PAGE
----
2021 • ROCK/EXPERIMENTAL • SARGENT HOUSE
On their fourth album, Detroit-formed The Armed seems to regress to their early career stage, delivering a total amateur record.
If The Armed, the previously anonymous American hardcore punk group formed in Detroit, could define their latest album, ULTRAPOP, as a painting, it would be called Man Holding Fish at the Market While Other People Walk By. That was what Adam Vallely, the lead vocalist and guitarist of the group, told Apple Music. Also, he explained the purpose of their newest project, “We wanted it to be bold. We didn’t want it to be an allusion to anything. We just wanted it to be what it is,” and, finally, revealed their identities. But, at the end of the day, all these movements and changes that the group made on the structures and roots seem purposeless since ULTRAPOP, the band’s fourth album, is too weak to require or deserve these kinds of things.
Considering the point in their career in which the band encounters itself, ULTRAPOP appears as their weakest project so far. Since their first album, 2009’s These Are Lights, they were only delivering better and better songs, reaching 2018’s Only Love, in which they mixed screaming hardcore with synthesizers and melodic pop hooks. But, in ULTRAPOP, they break this line by presenting a record that is full of either bad mixed tracks or just forgettable ones. In other words, they not only lose all the progress they made in the last couple of years but also regressed to a point where they sound like an amateur band that is putting out their first record.
ULTRAPOP’s biggest problem is its sound aesthetic. Almost all the songs on the album have some experimentation or nice and different elements that would bring a certain charm to each track. But, that doesn’t happen since the way the group works their sound doesn’t take total advantage of it. To put it clearer, these sound embellishments rarely impact the listener since they are always muffled by synthesizers or strings solos that are so loud and aggressive that leave no space for these other sounds elements to perform. The best example of it it’s the title track, in which we have some nice and dreaming vocals and synthetics that are constantly obfuscated by other synthesizers that are louder and rougher. Although the lyrics are nice and it is still a relatively good song to kick off the records, it didn’t escape the worst mistake that the band made in this record.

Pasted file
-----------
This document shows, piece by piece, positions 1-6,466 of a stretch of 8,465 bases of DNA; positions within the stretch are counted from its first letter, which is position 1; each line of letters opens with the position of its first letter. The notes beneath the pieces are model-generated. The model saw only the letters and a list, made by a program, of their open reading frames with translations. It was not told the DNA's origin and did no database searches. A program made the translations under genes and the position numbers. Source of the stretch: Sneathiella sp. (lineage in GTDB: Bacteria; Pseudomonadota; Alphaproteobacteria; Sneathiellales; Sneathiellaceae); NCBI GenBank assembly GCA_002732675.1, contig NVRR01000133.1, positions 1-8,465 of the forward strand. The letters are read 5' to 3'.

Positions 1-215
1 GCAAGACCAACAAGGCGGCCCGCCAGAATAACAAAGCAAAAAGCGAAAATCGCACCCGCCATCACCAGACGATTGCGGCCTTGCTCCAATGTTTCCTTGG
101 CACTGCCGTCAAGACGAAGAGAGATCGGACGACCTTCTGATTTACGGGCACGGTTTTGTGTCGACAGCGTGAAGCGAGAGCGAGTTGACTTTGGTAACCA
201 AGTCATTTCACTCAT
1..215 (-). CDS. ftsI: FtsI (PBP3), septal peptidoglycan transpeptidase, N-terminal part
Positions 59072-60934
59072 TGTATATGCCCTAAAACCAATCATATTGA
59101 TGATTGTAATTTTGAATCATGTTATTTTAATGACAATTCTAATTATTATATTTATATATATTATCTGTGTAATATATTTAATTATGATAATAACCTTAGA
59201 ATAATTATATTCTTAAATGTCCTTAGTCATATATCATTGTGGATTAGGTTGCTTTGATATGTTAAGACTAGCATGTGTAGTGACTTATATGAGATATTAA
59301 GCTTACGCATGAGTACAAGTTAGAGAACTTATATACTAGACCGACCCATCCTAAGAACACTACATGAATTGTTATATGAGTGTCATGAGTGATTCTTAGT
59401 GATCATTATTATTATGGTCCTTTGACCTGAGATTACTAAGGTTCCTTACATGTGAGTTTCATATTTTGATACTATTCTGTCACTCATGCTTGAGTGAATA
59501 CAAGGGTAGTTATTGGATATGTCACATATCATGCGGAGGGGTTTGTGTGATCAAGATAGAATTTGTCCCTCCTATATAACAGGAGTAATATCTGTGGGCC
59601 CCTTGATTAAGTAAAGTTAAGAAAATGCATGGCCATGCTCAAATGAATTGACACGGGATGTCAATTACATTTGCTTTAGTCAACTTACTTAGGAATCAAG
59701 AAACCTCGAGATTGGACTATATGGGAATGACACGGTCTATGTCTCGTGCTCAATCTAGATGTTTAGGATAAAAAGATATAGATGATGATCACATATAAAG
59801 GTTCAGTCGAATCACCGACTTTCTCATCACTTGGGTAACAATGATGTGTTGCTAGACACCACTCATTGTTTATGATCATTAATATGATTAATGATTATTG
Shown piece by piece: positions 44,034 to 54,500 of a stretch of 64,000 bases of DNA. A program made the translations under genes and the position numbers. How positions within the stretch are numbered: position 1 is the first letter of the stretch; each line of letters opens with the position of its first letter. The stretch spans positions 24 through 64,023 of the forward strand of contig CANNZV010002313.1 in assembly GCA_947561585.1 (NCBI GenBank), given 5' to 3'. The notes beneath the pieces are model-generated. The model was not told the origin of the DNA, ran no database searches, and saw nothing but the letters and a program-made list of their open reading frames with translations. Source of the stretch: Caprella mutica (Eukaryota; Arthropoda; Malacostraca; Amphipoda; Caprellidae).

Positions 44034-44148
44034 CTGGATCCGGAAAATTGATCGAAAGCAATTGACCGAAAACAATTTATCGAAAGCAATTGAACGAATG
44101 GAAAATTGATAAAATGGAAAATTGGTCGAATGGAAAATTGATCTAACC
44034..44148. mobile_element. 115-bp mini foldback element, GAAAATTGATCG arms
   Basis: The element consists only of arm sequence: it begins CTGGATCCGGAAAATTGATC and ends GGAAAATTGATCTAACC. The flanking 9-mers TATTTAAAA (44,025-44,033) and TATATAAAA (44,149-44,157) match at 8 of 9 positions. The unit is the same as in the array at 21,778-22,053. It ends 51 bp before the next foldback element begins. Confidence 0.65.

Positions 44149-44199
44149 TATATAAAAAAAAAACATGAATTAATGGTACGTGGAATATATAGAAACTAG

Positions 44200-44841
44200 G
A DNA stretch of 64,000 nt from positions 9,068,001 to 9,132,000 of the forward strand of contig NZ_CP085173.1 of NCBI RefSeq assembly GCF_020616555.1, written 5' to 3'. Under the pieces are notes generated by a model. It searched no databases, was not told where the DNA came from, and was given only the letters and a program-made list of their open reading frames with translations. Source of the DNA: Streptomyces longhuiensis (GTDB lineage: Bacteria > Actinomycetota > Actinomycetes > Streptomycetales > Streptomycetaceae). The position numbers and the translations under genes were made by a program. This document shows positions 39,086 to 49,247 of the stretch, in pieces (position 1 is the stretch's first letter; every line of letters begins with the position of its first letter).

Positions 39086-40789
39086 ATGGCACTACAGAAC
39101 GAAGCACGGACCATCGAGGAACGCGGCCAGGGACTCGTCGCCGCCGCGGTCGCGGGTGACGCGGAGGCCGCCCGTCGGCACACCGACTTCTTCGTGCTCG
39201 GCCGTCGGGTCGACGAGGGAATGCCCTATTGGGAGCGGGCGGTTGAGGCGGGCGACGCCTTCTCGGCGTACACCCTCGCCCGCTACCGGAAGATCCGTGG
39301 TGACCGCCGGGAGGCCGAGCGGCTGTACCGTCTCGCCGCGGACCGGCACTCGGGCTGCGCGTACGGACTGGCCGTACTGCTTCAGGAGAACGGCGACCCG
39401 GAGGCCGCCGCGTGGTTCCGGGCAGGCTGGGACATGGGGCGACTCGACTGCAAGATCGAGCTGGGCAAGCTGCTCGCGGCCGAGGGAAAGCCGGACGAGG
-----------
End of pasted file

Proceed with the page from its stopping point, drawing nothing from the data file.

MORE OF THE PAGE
Ironically, it’s these little details that made one song differentiate itself from the other. So, if these details are almost always subjugated to other more generic sounds, almost all the songs sound almost the same. Look at this sequence: “Faith In Medication,” “Where Man Knows Want,” and “Real Folk Blues.” Sure, each track has its peculiarities, but they are so subtle and sometimes imperceptible that, in the aftermath, they make no difference. Furthermore, the lyrics of it also don’t perform an important role since most of them are almost inaudible. Look at “Masunaga Vapors,” where the band tries to tell the story of Stéphane Breitwieser, a french art thief, but you just can’t understand what they are saying because of the way they sing, but mainly because of the whole mess of effects that press the vocals and the lyrical content down. In short, the songs in ULTRAPOP hardly show something different that allows you to identify each one, and when it does, you rarely hear it.
On the other hand, we still have some good cuts in here. Alongside the opener, “Ultrapop,” which, besides its flaws, is still pretty decent, “A Life So Wonderful” and “An Iteration” also appear as good spots within the record. Both of them have clear influences from 2000’s garage rock, with catchy hooks, memorable transitions, and pretty usual song patterns, even though they still suffer from this muffled aesthetic. Later, “Bad Selection” is the most ambitious track on the record. Working with what seems to be a mix of several other songs and genres, the song features disturbed vocals, insane and mind-boggling synthetics, in addition to being well-dosed and well-directed. “Big Shell,” by its turn, it’s the point within the record where it gets to its loudest point, with strong vocals influenced by metal and post-hardcore and overwhelming instrumentation. However, these isolated points don’t pay off the rest of the tracks that you probably won’t remember tomorrow.